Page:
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This content will become publicly available on May 28, 2019

Title: Machine Detection of Enhanced Electromechanical Energy Conversion in PbZr 0.2Ti 0.8O 3 Thin Films

Many energy conversion, sensing, and microelectronic applications based on ferroic materials are determined by the domain structure evolution under applied stimuli. New hyperspectral, multidimensional spectroscopic techniques now probe dynamic responses at relevant length and time scales to provide an understanding of how these nanoscale domain structures impact macroscopic properties. Such approaches, however, remain limited in use because of the difficulties that exist in extracting and visualizing scientific insights from these complex datasets. Using multidimensional band-excitation scanning probe spectroscopy and adapting tools from both computer vision and machine learning, an automated workflow is developed to featurize, detect, and classify signatures of ferroelectric/ferroelastic switching processes in complex ferroelectric domain structures. This approach enables the identification and nanoscale visualization of varied modes of response and a pathway to statistically meaningful quantification of the differences between those modes. Lastly, among other things, the importance of domain geometry is spatially visualized for enhancing nanoscale electromechanical energy conversion.
Authors:
ORCiD logo [1] ;  [2] ;  [3] ;  [1] ;  [4] ;  [1] ;  [1] ; ORCiD logo [5] ; ORCiD logo [5] ; ORCiD logo [5] ; ORCiD logo [6] ;  [7]
  1. Univ. of California, Berkeley, CA (United States). Dept. of Materials Science & Engineering
  2. Univ. of Texas Arlington, Arlington, TX (United States). Dept. of Materials Science and Engineering; Oak Ridge National Lab. (ORNL), Oak Ridge, TN (United States). Center for Nanophase Materials Science (CNMS); Oak Ridge National Lab. (ORNL), Oak Ridge, TN (United States). Inst. for Functional Imaging of Materials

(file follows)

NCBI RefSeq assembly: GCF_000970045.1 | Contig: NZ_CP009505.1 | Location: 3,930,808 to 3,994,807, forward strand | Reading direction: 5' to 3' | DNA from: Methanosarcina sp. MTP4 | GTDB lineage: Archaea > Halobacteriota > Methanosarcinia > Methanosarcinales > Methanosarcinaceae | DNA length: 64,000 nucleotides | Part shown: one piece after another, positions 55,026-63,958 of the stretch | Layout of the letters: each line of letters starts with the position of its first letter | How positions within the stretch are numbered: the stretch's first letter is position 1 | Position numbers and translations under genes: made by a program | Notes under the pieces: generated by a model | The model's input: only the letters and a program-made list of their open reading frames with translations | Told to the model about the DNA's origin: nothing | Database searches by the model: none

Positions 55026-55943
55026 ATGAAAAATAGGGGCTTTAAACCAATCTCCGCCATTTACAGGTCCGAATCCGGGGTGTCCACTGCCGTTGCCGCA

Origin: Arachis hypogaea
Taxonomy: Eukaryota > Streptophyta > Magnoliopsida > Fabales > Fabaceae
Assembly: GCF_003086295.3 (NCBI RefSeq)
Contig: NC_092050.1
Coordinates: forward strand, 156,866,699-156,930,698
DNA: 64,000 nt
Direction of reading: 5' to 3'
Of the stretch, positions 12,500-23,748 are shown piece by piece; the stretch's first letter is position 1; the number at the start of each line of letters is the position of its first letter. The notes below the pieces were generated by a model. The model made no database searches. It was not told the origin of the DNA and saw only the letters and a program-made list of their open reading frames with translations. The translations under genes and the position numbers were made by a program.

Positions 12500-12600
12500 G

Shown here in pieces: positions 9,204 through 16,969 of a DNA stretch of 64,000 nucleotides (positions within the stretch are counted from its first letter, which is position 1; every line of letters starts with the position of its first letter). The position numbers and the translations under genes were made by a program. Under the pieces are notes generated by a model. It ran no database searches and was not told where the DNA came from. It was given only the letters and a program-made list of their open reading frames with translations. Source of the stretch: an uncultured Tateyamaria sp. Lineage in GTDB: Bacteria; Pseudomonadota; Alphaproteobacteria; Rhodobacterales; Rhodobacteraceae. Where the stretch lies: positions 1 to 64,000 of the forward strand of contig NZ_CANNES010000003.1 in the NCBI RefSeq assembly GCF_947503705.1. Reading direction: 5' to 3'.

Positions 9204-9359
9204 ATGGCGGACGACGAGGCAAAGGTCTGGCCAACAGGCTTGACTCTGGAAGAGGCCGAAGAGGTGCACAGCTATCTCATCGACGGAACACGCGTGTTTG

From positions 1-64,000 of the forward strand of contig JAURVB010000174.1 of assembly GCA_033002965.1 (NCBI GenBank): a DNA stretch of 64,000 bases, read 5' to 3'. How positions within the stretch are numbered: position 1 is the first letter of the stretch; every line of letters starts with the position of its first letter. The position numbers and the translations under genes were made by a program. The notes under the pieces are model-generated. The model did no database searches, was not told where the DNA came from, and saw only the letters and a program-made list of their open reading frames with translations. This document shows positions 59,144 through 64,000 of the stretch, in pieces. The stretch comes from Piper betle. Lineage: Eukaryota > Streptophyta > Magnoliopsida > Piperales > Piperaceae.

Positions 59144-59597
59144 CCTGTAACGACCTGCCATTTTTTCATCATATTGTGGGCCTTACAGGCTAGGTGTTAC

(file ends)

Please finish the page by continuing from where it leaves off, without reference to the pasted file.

3. Univ. of California, Berkeley, CA (United States). Dept. of Astronomy
  4. Univ. of California, Berkeley, CA (United States). Berkeley Inst. of Data Science
  5. Oak Ridge National Lab. (ORNL), Oak Ridge, TN (United States). Center for Nanophase Materials Science (CNMS); Oak Ridge National Lab. (ORNL), Oak Ridge, TN (United States). Inst. for Functional Imaging of Materials
  6. Oak Ridge National Lab. (ORNL), Oak Ridge, TN (United States). Center for Nanophase Materials Science (CNMS)
  7. Univ. of California, Berkeley, CA (United States). Dept. of Materials Science & Engineering; Lawrence Berkeley National Lab. (LBNL), Berkeley, CA (United States). Materials Sciences Division
Publication Date:
Grant/Contract Number:
AC05-00OR22725; SC0012375; W911NF-14-1-0104; AC02-05CH11231; DMR-1708615; OISE-1545907; DMR-1451219; 1251274
Type:
Accepted Manuscript
Journal Name:
Advanced Materials
Additional Journal Information:
Journal Name: Advanced Materials; Journal ID: ISSN 0935-9648
Publisher:
Wiley
Research Org:
Oak Ridge National Lab. (ORNL), Oak Ridge, TN (United States)
Sponsoring Org:
USDOE Office of Science (SC), Basic Energy Sciences (BES) (SC-22); US Army Research Office (ARO); National Science Foundation (NSF); Gordon and Betty Moore Foundation
Country of Publication:
United States
Language:
English
Subject:
36 MATERIALS SCIENCE; domain structures; ferroelectric materials; machine learning; PZT; scanning‐probe microscopy
OSTI Identifier:
1439928
Alternate Identifier(s):
OSTI ID: 1439355